I am lucky to have grown up in the generation which was always like, ‘You want to make a magazine? Let’s make a magazine. You want to do an album? Let’s make a record.’ We all had this ‘let’s do this’ attitude. And I loved that spirit. Opening a gallery happened quite organically for me. It wasn’t without its struggles though.

How was the initial experience of launching URBAN NATION? 

It was all very exciting right from the beginning. I was going to be able to build a big platform for artists that involved working with them in a medium that I loved – street art, and create a space that would tell the history and story of the people behind the works on the street. Moreover, this would be an international project featuring artists from all over. Actually, the excitement of building new things and progressing in the art world has never left me.

The challenges were in terms of what it actually takes to do this. While I had the concept, support, and location, it was not the house it is today. I needed to find an architect and conceptualize the design of the house, which I wanted to be very innovative and functional. And at every step, there needed to be budget discussions and fundraising. There were so many entities involved – city officials, artists, neighborhood. Even before the launch, I wanted to activate the house so that people would know what was happening there and start becoming a part of the process.

Most of the people executing the project were not from the art world and were constantly changing. My core team was just two people. So you become like a spider in the middle of the web, trying to hold it all together, trying to see where the web is moving. That was probably one of the biggest challenges to consider.

But I knew exactly what was inside my head, and I had to hold on to it and stay true to my vision throughout the process despite all the challenges. And if somebody told me an easier route to do something, I had to firmly say no. I believe that you can’t take shortcuts because every shortcut will come to bite you in the butt later. In a project like this, there are all these little chains interlocked with each other, and the minute you start taking a sideway, the whole chain will break.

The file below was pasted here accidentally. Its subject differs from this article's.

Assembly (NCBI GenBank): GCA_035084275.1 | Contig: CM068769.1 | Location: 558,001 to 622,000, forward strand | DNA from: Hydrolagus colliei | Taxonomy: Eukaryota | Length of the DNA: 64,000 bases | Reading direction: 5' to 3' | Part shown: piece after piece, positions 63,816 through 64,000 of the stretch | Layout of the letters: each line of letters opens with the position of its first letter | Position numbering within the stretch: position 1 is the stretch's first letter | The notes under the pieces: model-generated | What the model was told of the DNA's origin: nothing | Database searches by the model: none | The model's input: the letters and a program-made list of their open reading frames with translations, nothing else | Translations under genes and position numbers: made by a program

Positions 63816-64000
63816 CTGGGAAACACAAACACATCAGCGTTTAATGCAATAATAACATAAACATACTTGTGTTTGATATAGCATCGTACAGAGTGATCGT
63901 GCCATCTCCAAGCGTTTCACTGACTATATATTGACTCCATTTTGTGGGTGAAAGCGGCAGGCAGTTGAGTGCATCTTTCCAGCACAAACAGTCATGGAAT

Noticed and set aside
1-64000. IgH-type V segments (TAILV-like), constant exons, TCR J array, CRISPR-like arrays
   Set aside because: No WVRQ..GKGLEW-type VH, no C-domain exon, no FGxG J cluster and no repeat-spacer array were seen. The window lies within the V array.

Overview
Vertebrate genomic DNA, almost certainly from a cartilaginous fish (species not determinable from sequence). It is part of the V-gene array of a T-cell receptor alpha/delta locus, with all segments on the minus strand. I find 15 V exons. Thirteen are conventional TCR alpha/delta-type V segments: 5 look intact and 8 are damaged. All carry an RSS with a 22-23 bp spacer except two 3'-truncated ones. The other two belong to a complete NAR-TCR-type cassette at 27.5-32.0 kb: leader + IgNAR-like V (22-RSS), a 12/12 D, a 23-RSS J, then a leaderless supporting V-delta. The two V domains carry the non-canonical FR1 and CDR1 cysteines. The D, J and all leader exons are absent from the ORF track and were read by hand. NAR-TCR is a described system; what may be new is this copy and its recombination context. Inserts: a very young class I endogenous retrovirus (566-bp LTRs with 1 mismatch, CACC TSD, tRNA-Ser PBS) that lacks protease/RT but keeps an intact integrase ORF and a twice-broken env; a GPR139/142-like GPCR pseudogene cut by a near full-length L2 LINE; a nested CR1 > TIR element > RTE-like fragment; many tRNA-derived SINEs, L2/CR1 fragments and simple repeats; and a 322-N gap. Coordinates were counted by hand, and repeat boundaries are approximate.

Did you ever get questioned about the decision to keep the museum free?

Yes! A lot of people, especially people who were involved in the investment, constantly asked me why this is free. The point is that it wasn’t my house to begin with. I wanted to build this for the artists and the community and even they had to be involved in taking care of the house. All the artists made huge initial investments in terms of their work. We didn’t have the money to pay them initially.

In the beginning, people still didn’t question the museum being free because they thought this was a crazy idea which won’t really work anyway. But when they realized that the idea works – 65,000 people came to see the opening – they were like, ‘wait a minute, if we charge $5 or $10, that would amount to a lot of money’. But that would have defeated the purpose of the museum. I wanted it to be democratic. For example, we have so many groups of school kids that visit the museum because it’s free as they don’t have the funds to pay for a museum. And if they have to pay, they would have to choose a traditional gallery that fits their syllabus over URBAN NATION.

So this was one of my biggest requests that anything and everything we do is funded and is a donation from culture, for culture. I think this was the only way for it to be democratic.